1) Didn’t eat anything all day, ate upon leaving work, got very sick, wound up passing out for a few hours from the pain, still feeling sick. Verdict? I think I got some mild food poisoning. Has not happened since the great Taco Bell burrito poisoning incident of ‘03. All the same feelings/side effects though. I can barely stand up. But I’m Tumbling so.
2) Lots of strange dreams lately. One a few days ago where I pulling huge pieces of plastic out from my skin and kept digging in under my skin and bleeding everywhere. I’ve heard about that kind of dream before but never had it. Apparently it’s a reference to when you need to delegate responsibility and have pressure bearing down on you.
3) It was cooler today for the second day in a row and tomorrow it’s supposed to be blazing hot. I am doomed to never enjoy a PSL.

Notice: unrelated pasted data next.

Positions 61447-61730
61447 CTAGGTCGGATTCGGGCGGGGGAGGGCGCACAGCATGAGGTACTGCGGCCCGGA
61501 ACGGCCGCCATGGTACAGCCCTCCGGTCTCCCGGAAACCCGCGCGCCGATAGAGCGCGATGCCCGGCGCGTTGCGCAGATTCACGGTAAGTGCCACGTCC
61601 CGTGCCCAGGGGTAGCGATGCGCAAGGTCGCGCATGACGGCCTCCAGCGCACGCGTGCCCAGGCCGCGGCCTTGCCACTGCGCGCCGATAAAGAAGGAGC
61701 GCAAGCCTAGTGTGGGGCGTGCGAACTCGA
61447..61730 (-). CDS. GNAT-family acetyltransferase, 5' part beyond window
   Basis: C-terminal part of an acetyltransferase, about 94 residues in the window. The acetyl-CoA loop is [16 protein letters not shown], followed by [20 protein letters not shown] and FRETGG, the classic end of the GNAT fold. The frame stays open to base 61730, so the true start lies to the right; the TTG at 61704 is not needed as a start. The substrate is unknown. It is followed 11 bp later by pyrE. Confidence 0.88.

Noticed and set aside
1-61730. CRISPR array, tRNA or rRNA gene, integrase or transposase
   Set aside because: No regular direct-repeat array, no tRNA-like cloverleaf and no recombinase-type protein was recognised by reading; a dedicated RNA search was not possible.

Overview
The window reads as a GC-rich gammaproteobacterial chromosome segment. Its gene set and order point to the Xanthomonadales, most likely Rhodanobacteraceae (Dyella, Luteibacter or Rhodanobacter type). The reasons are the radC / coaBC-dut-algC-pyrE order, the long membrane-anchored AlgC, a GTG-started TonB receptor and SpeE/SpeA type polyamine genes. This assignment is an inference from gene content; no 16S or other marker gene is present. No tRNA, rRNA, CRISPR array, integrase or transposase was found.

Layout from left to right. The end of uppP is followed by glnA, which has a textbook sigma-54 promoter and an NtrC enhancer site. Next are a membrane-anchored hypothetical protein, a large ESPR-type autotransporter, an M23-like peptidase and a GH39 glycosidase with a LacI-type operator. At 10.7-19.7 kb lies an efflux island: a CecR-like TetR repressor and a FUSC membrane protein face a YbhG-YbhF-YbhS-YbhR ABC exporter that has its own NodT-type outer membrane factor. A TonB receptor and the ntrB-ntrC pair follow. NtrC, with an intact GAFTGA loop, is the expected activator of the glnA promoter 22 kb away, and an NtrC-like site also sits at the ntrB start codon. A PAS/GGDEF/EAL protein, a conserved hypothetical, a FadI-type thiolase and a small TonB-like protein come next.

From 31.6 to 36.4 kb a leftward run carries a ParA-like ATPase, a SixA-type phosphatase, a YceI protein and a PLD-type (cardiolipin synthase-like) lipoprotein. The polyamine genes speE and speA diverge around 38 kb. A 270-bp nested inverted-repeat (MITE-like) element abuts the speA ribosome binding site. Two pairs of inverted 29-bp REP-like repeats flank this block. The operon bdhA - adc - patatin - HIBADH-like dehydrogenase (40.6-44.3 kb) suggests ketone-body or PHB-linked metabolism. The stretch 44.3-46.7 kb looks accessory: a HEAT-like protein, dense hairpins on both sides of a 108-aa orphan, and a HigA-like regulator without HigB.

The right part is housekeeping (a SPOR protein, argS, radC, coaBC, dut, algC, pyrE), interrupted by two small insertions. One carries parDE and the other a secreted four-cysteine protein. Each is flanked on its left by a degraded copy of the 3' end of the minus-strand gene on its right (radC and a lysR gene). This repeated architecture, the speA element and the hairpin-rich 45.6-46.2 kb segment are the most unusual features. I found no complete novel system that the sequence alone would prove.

4) Feeling restless and stressed so much lately. Work has been overwhelming. There’s so much more I want to say about that but can’t. I’m having trouble sleeping at night. My daily routine is becoming too predictable. I want to move again. And I haven’t seen any of my friends in weeks because everyone is too busy with their own lives or focusing on weddings. I feel like I’m stagnating, but I think that where I am is the in-between to good things too - the part where your hard work will all pay off in spades soon. It’s the hump of the working life that just doesn’t get discussed because it takes time and we are impatient people who want instant glorification but it’s there and this feels like it.